Back to you! What are you most grateful for? How are you enjoying these elements in your life?


I’d love to hear your response!  Tell me in the comments below…


Eat well and happy Thanksgiving!


Be sure to check out our Thanksgiving gratitude goodies HERE


P.S. Calling all Coloradoans! I just opened registration for a local day retreat this December - ENVISION - for those of you who want to consciously create your 2019.  Join me December 30th, right here in my home town of Boulder, Colorado. Find out more HERE!

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Boulder Nutrition by Sue Van Raes - 3w ago

You may know celery as a popular addition to soups, stews, and salads. You may not, however, be as familiar with the form of celery (the root) known as celeriac.
 
Don’t let the gnarly and peculiar appearance of celeriac fool you. Celeriac is full of flavor, and a tasty addition to your fall vegetable repertoire. Try these tasty mashers this Thanksgiving (and beyond).


Celeriac is rich in minerals such as potassium and phosphorus, which research shows supports healthy bone density. Celeriac is also full of vitamin C, K and B6 making it a nutrient-dense choice with many health benefits including fighting free radical damage––diminishing the damage caused to our cells from sources of toxicity and stress.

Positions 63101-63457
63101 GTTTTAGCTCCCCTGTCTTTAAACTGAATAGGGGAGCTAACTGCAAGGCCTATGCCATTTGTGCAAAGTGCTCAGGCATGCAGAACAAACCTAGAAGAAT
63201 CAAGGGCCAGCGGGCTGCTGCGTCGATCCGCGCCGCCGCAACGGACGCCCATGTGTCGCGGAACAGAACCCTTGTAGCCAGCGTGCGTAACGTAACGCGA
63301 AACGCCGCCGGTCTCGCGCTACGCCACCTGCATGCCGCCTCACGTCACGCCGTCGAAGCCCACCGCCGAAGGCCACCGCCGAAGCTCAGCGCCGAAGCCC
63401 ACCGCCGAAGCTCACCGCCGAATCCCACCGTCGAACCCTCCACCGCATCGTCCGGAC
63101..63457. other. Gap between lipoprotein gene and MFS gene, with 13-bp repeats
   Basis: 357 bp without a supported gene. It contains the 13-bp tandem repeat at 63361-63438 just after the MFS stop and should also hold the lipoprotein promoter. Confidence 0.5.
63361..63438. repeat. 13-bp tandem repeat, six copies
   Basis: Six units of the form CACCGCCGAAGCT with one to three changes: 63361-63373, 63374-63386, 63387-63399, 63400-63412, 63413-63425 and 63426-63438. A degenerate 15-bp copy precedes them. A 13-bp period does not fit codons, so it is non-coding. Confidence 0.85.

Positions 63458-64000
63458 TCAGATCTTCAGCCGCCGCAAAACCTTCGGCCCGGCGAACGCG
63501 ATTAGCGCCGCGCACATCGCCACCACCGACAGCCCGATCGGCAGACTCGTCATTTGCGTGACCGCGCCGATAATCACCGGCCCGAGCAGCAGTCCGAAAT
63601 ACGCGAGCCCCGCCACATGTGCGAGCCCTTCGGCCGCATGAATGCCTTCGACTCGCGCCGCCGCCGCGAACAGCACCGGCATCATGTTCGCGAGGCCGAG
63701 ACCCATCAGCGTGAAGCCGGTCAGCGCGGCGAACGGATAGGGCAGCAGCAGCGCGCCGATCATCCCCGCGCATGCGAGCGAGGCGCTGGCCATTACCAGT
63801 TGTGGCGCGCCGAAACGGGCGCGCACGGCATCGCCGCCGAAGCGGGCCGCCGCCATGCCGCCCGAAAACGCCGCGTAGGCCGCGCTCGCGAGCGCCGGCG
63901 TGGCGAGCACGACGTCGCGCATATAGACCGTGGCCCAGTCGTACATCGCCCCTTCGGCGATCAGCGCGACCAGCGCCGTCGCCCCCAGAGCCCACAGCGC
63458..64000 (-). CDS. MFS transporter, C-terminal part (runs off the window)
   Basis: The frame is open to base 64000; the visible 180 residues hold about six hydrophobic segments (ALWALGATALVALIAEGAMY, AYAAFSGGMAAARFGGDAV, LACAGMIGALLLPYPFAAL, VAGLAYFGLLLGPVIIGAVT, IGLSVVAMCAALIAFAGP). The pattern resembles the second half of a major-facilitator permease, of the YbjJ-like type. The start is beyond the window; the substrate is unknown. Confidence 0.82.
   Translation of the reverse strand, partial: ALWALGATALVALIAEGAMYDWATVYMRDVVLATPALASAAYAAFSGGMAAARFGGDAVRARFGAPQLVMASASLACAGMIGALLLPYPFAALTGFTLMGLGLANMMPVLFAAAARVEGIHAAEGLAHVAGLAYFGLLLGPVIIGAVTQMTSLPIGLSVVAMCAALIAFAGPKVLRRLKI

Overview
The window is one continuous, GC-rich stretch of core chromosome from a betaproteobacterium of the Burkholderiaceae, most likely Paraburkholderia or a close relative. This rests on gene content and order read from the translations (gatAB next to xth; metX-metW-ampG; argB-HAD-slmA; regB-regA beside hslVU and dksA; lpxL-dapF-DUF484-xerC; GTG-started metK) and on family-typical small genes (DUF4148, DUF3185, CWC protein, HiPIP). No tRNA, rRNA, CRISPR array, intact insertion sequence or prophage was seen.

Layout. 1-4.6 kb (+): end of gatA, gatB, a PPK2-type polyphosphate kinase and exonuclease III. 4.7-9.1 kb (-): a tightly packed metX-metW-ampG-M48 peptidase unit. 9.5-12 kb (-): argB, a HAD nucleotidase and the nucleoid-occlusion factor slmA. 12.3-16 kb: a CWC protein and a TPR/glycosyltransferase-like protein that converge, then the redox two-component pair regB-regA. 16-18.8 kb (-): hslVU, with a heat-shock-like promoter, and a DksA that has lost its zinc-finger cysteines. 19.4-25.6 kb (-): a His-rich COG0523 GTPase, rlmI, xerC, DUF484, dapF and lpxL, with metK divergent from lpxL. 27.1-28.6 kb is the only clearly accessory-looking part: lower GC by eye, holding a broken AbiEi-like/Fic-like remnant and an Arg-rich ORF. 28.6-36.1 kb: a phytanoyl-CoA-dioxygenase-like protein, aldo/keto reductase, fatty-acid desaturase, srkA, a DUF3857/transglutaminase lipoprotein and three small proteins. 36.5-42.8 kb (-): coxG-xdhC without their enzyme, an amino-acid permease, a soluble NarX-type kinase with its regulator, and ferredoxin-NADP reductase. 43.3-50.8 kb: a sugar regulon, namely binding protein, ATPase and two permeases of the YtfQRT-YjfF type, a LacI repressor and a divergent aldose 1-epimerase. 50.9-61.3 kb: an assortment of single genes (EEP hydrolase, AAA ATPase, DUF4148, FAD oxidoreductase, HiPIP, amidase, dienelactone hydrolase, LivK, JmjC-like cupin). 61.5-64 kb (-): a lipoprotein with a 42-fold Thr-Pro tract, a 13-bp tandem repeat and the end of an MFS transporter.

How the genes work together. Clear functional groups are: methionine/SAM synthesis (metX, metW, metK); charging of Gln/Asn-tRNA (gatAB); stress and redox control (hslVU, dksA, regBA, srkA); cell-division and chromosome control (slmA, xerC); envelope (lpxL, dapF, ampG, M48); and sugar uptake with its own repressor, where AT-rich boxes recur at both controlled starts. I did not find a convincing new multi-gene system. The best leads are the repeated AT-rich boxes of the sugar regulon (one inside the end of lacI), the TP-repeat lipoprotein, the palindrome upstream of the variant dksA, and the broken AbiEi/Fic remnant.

Plus, let me remind you they are so tasty! My very favorite root vegetable!!


download recipe


 

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I am a big fan of baking with alternative flours. These coconut flour treats topped with oh-so-yummy coconut butter are the perfect variation for the healthy and balanced sweet flavor. 

Plus, coconut! Health benefits galore! These healthy treats are rich in coconut and coconut oil.

There are few substances on the planet that stand up to coconut. This versatile superfood has beneficial uses that span skin care, hair health, and anti-inflammatory properties—benefitting you inside and out. Coconut oil is antibacterial and antimicrobial, making it a wonderful addition to your menu (and to your bathroom cabinet).